Glenwood Caverns and the Historic Fairy Caves
Originally discovered in the 1890s and reopened to the public in 1999, the cave remains the park’s top attraction.
Tours of Glenwood Caverns and the Historic Fairy Caves
- Historic Fairy Caves Tour — Newly expanded in 2013, this 40-minute guided walking tour takes guests through the discovery and development of the Fairy Caves, with recreated period lighting from when the caves were originally lit in 1897. It includes a stop at Exclamation Point overlooking the Roaring Fork Valley. The rich colors in the ceiling of the Register Room and the pendants, boxwork formations, reflecting pools and stalactites covered in cave popcorn are visible only on this tour.
- King’s Row Cave Tour — This 40-minute guided walking tour of the lower section of the cave begins in The Barn, a large fiery red chamber, and takes guests down 127 stairs into Iron Mountain on lighted walkways into King’s Row, the most highly decorated cave room in the state. A staged lighting show highlights formations including stalactites, stalagmites, soda straws and cave bacon.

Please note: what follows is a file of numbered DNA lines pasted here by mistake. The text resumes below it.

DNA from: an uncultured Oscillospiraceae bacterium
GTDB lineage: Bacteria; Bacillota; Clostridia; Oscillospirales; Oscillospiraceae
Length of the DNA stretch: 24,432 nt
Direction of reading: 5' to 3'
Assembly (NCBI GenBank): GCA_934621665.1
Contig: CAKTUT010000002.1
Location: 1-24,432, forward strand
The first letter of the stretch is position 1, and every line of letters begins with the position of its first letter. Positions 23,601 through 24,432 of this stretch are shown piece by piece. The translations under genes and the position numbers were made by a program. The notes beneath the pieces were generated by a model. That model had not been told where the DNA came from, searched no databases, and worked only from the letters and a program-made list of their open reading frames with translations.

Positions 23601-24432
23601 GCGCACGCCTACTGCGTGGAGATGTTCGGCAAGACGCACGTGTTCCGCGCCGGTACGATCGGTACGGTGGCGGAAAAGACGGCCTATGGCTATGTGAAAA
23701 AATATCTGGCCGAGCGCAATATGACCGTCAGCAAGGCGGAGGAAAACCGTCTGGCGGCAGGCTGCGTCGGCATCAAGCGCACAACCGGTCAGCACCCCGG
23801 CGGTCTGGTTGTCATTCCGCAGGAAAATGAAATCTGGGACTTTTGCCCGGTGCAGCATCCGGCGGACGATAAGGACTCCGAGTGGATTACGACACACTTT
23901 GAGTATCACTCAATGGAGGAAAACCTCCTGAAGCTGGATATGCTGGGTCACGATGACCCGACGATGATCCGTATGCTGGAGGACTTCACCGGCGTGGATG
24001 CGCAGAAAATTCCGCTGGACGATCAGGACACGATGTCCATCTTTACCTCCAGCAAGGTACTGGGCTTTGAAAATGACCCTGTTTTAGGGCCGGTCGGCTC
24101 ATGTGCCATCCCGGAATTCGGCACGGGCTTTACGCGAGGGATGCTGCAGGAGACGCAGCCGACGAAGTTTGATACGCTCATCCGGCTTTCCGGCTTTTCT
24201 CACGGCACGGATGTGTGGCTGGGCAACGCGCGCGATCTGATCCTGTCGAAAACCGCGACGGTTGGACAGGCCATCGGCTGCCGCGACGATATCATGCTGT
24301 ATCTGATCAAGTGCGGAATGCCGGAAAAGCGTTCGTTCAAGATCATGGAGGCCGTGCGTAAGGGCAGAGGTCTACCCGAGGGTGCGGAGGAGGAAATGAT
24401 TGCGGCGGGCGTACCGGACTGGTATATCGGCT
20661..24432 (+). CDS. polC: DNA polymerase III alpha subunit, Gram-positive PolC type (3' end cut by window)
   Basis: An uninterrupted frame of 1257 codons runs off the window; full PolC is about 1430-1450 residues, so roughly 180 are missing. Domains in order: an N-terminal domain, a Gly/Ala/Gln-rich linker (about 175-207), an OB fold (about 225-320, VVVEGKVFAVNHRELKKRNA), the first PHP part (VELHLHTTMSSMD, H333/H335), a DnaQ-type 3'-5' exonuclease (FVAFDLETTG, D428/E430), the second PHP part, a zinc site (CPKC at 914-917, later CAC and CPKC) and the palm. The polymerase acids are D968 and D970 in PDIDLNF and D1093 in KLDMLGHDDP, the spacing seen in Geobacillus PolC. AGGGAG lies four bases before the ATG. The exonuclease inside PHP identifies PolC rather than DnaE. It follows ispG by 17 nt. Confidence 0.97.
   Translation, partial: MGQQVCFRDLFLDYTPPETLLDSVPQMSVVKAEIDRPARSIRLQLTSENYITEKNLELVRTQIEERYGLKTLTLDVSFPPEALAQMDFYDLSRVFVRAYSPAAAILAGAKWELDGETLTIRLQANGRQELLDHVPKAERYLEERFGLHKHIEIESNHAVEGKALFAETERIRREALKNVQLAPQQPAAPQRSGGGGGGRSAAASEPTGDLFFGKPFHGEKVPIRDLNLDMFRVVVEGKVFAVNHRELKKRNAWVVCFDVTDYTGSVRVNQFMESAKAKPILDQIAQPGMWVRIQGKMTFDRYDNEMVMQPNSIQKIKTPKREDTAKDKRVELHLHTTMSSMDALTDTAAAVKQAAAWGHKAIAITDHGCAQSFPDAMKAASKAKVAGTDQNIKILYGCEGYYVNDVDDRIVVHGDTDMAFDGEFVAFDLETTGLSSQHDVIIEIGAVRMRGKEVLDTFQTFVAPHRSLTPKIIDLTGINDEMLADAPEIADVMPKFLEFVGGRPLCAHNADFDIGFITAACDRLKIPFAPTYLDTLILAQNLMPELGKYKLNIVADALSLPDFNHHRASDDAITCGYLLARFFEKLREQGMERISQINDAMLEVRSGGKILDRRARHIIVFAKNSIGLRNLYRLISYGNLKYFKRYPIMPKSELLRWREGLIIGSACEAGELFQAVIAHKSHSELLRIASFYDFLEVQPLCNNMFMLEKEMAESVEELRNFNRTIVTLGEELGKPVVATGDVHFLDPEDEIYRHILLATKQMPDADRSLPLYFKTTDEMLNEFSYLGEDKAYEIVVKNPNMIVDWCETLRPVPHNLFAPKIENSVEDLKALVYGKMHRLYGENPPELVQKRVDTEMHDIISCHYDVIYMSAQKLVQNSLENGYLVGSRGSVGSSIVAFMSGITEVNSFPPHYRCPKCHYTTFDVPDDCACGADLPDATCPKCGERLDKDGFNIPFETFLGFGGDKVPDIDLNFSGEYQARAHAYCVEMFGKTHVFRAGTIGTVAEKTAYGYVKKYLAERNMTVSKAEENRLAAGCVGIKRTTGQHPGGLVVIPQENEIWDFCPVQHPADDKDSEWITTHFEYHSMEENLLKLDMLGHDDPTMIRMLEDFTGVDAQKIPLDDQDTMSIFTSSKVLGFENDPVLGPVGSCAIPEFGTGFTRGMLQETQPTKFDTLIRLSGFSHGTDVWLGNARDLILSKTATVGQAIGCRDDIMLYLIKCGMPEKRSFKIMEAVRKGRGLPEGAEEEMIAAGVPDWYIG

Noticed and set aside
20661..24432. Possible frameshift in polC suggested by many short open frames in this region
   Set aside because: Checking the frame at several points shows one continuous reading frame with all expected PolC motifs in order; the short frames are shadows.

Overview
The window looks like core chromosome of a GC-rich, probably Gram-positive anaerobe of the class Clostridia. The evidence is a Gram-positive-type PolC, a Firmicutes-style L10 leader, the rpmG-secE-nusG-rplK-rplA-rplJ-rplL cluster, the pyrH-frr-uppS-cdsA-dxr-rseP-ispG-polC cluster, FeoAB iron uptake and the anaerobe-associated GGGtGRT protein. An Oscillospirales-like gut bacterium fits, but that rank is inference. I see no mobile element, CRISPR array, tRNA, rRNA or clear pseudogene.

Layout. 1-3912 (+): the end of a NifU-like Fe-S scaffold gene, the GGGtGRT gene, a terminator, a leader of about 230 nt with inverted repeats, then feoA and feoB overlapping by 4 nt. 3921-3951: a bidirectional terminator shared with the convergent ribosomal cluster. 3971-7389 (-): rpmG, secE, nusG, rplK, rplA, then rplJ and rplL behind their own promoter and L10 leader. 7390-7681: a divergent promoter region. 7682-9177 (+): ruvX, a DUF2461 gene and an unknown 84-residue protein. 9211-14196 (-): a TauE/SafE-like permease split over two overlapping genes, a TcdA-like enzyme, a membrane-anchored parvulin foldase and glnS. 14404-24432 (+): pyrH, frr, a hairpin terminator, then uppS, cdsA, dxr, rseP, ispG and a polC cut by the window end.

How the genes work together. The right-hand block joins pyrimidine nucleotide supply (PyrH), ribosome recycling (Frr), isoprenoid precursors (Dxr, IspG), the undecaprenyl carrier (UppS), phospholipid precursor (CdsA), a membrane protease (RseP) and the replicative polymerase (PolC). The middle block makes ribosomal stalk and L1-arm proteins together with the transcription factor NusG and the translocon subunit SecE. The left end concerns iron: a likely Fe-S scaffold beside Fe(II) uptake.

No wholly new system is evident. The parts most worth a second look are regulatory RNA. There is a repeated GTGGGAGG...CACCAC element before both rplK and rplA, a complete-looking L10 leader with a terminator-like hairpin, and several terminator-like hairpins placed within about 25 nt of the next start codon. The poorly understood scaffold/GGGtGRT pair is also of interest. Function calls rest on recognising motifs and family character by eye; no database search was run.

- Wild Tour — The Wild Tour, a two-hour guided tour, gives visitors the opportunity to explore the rarely visited areas of Glenwood Caverns. Experienced cavers outfit each participant with a lighted helmet and all the necessary equipment. Wild Tour participants visit areas preserved in their natural state deep within the cave. This is an exciting belly-crawling and walking experience. Reservations required.